Winter/Spring Reading

Now that we’re in a new year, one of the most important things set before me is the need for a new reading list. 

I love this activity. It helps contribute to the sense of anticipation of a new season.

So here’s what I’m thinking about for this first stretch of the year:

  • Ty Cobb: A Terrible Beauty by Charles Leerhsen
  • Just One Damned Thing After Another by Jodi Taylor
  • Saying No to Say Yes: Everyday Boundaries and Pastoral Excellence by David C. Olsen
  • One Life by Megan Rapinoe
  • Be Water, My Friend: The Teachings of Bruce Lee by Shannon Lee
  • Zen in the Martial Arts by Joe Hyams
  • Flow: The Psychology of Optimal Experience by Mihaly Csikszentmihalyi
  • Finding Flow: The Psychology of Engagement With Everyday Life by Mihaly Csikszentmihalyi
  • Everybody Loves Our Town: An Oral History of Grunge by Mark Yarm
  • Realm Breaker by Victoria Aveyard

These first few months will be heavier on spirituality and psychology, with a minimal amount of fiction. In part, that’s by design given my word for 2022. But it also signals my lack of awareness of good novels right now. I’ll look into that before summer.

What books are you planning to kick off the new year with?

Here are a few recommendations.

The Beginning is the End is the Beginning

I posted this today on my previous website. It will be my final post there.

I started this blog on January 6th, 2005. That was 17 years ago today. I always got a kick out of the fact that this anniversary falls on Epiphany. 

In the earliest years this was a place for me to write through my discoveries of what pastoral ministry is about, peppered with random posts about Michigan sports and other topics. In those days I used this as a place to brain dump, basically posting whenever a thought popped into my head no matter the day or time.

I’m embarrassed about those years now, but I also recognize that they helped me develop my writing voice. And, at least from my perspective, that led to better content. And eventually it led to four books.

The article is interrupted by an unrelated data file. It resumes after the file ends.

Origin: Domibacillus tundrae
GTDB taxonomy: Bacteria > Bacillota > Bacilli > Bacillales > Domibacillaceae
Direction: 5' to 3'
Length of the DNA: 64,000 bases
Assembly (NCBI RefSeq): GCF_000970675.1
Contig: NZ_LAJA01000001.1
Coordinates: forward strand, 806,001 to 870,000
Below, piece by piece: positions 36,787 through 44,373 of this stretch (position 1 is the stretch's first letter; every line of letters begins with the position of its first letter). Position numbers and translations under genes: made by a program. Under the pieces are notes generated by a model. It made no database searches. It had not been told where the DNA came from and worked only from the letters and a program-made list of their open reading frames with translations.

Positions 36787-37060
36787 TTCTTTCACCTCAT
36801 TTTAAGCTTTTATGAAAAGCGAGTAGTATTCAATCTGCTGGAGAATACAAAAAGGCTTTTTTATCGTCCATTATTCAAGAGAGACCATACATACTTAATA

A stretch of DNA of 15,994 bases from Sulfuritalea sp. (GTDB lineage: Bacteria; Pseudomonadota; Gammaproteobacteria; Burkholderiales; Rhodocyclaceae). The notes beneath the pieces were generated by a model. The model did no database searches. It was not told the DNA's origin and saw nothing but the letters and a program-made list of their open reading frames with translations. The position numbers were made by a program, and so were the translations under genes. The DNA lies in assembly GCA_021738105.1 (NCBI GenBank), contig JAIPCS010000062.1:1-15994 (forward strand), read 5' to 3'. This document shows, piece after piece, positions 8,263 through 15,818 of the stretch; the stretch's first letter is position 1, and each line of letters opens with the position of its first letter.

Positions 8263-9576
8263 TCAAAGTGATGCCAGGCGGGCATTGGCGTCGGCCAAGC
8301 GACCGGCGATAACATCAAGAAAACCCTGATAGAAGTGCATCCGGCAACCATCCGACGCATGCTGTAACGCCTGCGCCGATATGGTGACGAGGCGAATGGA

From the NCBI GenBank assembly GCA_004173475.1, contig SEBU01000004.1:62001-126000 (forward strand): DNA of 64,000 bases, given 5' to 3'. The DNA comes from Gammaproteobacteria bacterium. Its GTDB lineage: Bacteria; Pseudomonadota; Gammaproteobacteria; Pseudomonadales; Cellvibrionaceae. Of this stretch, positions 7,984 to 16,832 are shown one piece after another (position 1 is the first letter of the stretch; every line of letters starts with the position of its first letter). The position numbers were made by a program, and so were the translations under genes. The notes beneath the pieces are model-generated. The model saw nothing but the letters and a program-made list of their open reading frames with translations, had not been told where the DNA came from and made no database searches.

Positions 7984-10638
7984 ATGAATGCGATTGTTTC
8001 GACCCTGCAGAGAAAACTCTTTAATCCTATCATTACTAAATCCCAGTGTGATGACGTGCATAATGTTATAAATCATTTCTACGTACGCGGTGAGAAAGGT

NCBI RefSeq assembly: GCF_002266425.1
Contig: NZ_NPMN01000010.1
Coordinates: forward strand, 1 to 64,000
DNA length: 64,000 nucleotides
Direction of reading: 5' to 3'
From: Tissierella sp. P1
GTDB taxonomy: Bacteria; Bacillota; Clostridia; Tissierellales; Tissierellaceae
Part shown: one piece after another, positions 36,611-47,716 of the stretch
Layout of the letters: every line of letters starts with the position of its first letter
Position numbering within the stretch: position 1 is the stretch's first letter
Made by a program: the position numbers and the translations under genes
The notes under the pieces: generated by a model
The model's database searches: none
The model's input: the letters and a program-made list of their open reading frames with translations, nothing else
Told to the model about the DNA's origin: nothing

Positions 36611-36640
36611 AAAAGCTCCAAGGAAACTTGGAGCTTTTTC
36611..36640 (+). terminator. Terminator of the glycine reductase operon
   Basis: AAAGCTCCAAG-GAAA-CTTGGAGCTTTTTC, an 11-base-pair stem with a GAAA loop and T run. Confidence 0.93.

I can’t tell you how many times I’ve thought about letting this go. I’ve taken breaks here and there, figuring that the moments when I’ve considered quitting were just low creative points that could be helped with brief sabbaticals. 

17 years is a long time to do anything. The number of my other commitments that have lasted this long is not very large. And this past year, there was a notable shift in how I approached this medium. It was a type of wearing down that another break was not going to fix.

All of this is to say that I think it’s finally time to move on. No more hedging, no more hoping that things will improve. I no longer have the energy or interest in maintaining an online space where regular writing updates is the focal point. I need to do a new thing. 

And, in fact, I’ve already started. On January 1st, I launched my new website at It will be my new online home. It likely will include a blog component, but it won’t be the focal point like it was here. I’ll even re-post favorites from here from time to time.

I can never express enough appreciation for those who have kept up with this space. Your support of my writing has been beyond value.

In addition to the new site, the podcast will continue, as will the newsletter. And I still have four books. And I’m on FacebookTwitter, and Instagram. I’m around in plenty of ways, and I hope you’ll like and subscribe to all the things as part of that.